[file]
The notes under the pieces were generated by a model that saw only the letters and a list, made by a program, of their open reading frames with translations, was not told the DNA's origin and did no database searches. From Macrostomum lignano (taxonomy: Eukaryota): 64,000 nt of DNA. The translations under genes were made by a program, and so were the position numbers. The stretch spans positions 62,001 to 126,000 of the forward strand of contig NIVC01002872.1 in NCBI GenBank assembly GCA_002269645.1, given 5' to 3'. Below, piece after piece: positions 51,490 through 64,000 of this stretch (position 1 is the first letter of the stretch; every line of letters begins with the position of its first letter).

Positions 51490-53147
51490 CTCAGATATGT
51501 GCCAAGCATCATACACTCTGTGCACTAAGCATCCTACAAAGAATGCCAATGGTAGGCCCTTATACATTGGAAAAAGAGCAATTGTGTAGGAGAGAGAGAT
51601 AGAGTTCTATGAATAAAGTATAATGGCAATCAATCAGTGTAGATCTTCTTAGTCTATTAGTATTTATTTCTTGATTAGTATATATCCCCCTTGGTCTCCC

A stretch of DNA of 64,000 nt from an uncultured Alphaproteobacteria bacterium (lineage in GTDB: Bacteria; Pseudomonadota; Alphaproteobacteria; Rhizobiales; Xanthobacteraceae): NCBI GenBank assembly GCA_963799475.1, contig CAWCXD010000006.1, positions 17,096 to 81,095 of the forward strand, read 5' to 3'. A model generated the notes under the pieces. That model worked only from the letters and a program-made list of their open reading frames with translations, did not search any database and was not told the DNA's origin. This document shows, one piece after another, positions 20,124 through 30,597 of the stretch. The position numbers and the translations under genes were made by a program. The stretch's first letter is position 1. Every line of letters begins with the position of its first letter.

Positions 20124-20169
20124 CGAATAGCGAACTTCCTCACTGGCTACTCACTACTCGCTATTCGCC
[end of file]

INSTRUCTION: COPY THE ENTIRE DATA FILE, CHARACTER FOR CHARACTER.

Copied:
The notes under the pieces were generated by a model that saw only the letters and a list, made by a program, of their open reading frames with translations, was not told the DNA's origin and did no database searches. From Macrostomum lignano (taxonomy: Eukaryota): 64,000 nt of DNA. The translations under genes were made by a program, and so were the position numbers. The stretch spans positions 62,001 to 126,000 of the forward strand of contig NIVC01002872.1 in NCBI GenBank assembly GCA_002269645.1, given 5' to 3'. Below, piece after piece: positions 51,490 through 64,000 of this stretch (position 1 is the first letter of the stretch; every line of letters begins with the position of its first letter).

Positions 51490-53147
51490 CTCAGATATGT
51501 GCCAAGCATCATACACTCTGTGCACTAAGCATCCTACAAAGAATGCCAATGGTAGGCCCTTATACATTGGAAAAAGAGCAATTGTGTAGGAGAGAGAGAT
51601 AGAGTTCTATGAATAAAGTATAATGGCAATCAATCAGTGTAGATCTTCTTAGTCTATTAGTATTTATTTCTTGATTAGTATATATCCCCCTTGGTCTCCC

A stretch of DNA of 64,000 nt from an uncultured Alphaproteobacteria bacterium (lineage in GTDB: Bacteria; Pseudomonadota; Alphaproteobacteria; Rhizobiales; Xanthobacteraceae): NCBI GenBank assembly GCA_963799475.1, contig CAWCXD010000006.1, positions 17,096 to 81,095 of the forward strand, read 5' to 3'. A model generated the notes under the pieces. That model worked only from the letters and a program-made list of their open reading frames with translations, did not search any database and was not told the DNA's origin. This document shows, one piece after another, positions 20,124 through 30,597 of the stretch. The position numbers and the translations under genes were made by a program. The stretch's first letter is position 1. Every line of letters begins with the position of its first letter.

Positions 20124-20169
20124 CGAATAGCGAACTTCCTCACTGGCTACTCACTACTCGCTATTCGCC